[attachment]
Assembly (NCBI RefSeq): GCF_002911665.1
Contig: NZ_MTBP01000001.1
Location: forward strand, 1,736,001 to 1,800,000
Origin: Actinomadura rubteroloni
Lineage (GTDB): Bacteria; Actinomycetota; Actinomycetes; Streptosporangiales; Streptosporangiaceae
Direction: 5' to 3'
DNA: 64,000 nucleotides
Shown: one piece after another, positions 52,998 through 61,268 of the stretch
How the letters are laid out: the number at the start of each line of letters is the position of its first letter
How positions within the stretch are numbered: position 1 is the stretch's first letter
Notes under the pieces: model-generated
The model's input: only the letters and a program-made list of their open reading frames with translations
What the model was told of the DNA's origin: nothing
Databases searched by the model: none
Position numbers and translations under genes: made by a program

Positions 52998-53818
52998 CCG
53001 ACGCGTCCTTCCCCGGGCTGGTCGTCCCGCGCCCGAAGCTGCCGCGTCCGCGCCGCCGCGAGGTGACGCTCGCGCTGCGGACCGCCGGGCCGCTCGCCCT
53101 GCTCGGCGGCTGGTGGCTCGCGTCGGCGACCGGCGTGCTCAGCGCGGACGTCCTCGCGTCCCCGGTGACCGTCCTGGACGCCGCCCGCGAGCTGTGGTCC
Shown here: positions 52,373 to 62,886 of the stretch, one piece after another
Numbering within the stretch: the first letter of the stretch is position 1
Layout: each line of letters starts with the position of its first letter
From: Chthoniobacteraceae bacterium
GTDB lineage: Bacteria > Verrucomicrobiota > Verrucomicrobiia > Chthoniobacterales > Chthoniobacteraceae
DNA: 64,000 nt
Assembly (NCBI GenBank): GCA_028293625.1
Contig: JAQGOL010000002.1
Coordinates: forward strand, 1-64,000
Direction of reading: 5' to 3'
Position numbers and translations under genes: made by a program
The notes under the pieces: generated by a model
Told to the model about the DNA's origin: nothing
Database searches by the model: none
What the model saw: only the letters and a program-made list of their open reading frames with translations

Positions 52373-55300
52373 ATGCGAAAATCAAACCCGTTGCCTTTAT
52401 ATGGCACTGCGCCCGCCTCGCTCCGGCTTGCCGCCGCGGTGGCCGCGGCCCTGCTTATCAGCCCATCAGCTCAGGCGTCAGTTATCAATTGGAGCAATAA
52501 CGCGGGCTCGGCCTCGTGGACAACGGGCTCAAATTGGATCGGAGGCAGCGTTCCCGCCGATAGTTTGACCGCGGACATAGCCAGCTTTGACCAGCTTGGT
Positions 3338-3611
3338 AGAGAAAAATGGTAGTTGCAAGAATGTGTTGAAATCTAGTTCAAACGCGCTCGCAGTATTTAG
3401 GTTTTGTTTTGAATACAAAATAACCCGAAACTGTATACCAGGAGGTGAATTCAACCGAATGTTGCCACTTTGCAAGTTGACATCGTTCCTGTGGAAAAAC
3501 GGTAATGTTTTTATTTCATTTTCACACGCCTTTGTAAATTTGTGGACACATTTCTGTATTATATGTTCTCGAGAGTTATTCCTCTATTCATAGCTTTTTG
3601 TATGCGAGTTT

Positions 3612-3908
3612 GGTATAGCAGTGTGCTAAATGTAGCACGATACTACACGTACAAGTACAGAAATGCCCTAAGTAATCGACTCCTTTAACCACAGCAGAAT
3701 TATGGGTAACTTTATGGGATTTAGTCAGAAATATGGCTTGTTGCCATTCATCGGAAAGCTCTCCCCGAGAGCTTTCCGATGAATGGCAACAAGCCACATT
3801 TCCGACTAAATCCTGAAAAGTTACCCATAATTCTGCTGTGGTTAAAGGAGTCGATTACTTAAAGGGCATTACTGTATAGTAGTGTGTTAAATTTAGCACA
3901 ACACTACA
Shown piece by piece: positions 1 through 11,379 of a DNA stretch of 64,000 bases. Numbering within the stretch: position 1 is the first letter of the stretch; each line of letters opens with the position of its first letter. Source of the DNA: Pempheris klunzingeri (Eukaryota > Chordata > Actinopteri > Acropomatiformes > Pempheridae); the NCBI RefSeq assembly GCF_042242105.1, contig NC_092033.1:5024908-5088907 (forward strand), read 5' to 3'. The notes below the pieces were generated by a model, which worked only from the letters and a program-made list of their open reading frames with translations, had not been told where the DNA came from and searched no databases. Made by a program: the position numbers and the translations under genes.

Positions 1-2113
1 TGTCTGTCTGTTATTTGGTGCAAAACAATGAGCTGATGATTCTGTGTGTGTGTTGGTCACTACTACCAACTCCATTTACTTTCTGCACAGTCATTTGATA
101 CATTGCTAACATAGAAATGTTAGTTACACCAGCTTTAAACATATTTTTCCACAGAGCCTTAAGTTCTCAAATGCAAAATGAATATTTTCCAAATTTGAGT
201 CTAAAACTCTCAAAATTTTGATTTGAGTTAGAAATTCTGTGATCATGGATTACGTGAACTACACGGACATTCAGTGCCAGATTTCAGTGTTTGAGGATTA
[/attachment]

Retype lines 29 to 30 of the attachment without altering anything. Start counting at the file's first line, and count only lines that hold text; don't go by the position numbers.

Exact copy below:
Direction of reading: 5' to 3'
Position numbers and translations under genes: made by a program